DISCLAIMER: I am human, there’s no way for me to watch every episode of TV that came out this year. This isn’t a list of the definitive best episodes of TV released this year, or even the best shows, this is just one man’s opinion on what he liked most from the year in TV. So if your favorite show isn’t on here, that’s why.
Now that we got that all cleared up, without further ado, I present my 10 favorite episodes of television from 2015.
Episodes are listed in no particular order.
As I started to watch Sense8 this week, the question I was often asked was “What’s that show even about?” It should be a simple question to answer, right? 99.9% of shows are pretty easily summarized in one or two sentences (“The show is about a group of people who work in the Parks and Recreation Department in a small town in Indiana” or “It’s about a group of people trying to survive the Zombie Apocalypse” or “After a tragic plane crash, a rag tag team of survivors try to stay alive on a mysterious Island”) Sense8, however, not only cannot be summarized, it’s legitimate hard to describe in general, even without word limits. The story the Wachowski siblings are trying to tell is so ambitious that it’s most concise form is probably the one it exists in. Sense8 isn’t the only show with this quality. Try to describe Game Of Thrones two sentences or less. I’ll wait… It’s incredibly difficult, right? The reason it’s so hard is that Game Of Thrones isn’t telling one story, it’s telling a pretty insane amount of them, all at once, just like Sense8. The problem is that when you tell so many stories at the same time, it’s difficult to give any of them the screen time they need to be told the right way. Sense8 and Game Of Thrones are both trying to reinvent TV storytelling, and are doing so at the expense of the individual stories they want to tell.
It’s that time of year again people, a time meant for gathering with family and loved ones, wearing terrifyingly ugly sweaters, and a time to look back on the year that was. Most people tend to look at personal achievements or milestones, the big moments of their lives that will stick with them forever. I, however, am not most people. I like to reflect on the time I wasted watching TV, rather than the time I spent actually doing things. Then, I waste even more time by coming up with a list of the ten best episodes I watched. Then, I put that list up on the internet and hope I don’t get screamed at by commenters. So, let’s get started!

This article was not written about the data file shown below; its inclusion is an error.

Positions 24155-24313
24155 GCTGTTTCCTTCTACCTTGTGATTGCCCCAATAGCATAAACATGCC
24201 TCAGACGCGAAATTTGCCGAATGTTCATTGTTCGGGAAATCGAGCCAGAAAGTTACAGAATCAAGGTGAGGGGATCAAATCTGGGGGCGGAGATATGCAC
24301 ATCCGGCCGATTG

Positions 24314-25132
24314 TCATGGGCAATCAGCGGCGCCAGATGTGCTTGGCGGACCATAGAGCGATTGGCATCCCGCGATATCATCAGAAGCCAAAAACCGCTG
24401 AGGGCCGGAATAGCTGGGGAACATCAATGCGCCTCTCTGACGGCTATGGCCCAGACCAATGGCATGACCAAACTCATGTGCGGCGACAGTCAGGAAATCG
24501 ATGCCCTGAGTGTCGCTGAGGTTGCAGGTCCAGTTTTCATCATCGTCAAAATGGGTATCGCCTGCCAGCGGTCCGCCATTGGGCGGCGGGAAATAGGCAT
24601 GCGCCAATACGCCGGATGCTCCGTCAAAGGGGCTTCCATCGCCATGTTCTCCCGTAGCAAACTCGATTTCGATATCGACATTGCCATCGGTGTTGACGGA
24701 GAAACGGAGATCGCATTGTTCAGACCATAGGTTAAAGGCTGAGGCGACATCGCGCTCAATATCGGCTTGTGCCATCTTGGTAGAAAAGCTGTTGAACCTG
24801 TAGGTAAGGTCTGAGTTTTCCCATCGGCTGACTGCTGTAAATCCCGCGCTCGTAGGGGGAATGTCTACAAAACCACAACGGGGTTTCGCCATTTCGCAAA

GROUND RULES: The episode must have originally aired in the US during 2014, 1 episode is allowed per show, two-part episodes (EX: Finale pt. 1/Finale pt. 2) are counted as one episode.
DISCLAIMER: I am human, there’s no way for me to watch every episode produced this year. This isn’t a list of the definitive best episodes of TV released this year, or even the best shows, this is just one man’s opinion on what he liked most from the year in TV. As this is a top 10 list, there obviously had to be some cuts, so some of episodes that I loved this year that missed out are listed at the end of this post.
Now that we got that all cleared up, without further ado, I present my 10 favorite episodes of TV from 2014.
Episodes are listed in no particular order.
As the winter TV season comes to a close, advance thinkers like me begin to look ahead toward what the rest of the year holds. And from the looks of things, its going to be a good year for TV. Keep reading to check out what 2014 has to offer.
10. Sense8 (Netflix)
Synopsis: “The sci-fi drama will focus on eight people scattered around the globe who are connected by a shared vision. Each episode (shot in the UK, Seoul, Mumbai, Nairobi, Berlin, Mexico City, San Francisco and Chicago) will follow the characters’ separate stories, even as one entity tries to bring the octet together and another tries to kill them.”
Who’s Involved: Matrix directors Andy and Lana Wachowski (Pictured Above) created the story for the show and are attached to write and possibly direct some episodes. J. Michael Straczynski (Babylon 5, World War Z) is on board as Showrunner. The series doesn’t begin filming until the summer, so casting hasn’t been announced yet.
Why You Should Keep an Eye on it: Like most of the Wachowski’s work, this could either be terrible or fantastic. The best case scenario is that this is Heroes season one, a groundbreaking tale of interweaving storylines and captivating writing, worst case it’s every other season of Heroes, as in complete and utter confusion. But with quality driven Netflix behind it, I’ll put my faith in the creative team and trust that Sense8 will be something we should look forward to.
Expected Premiere Date: Fall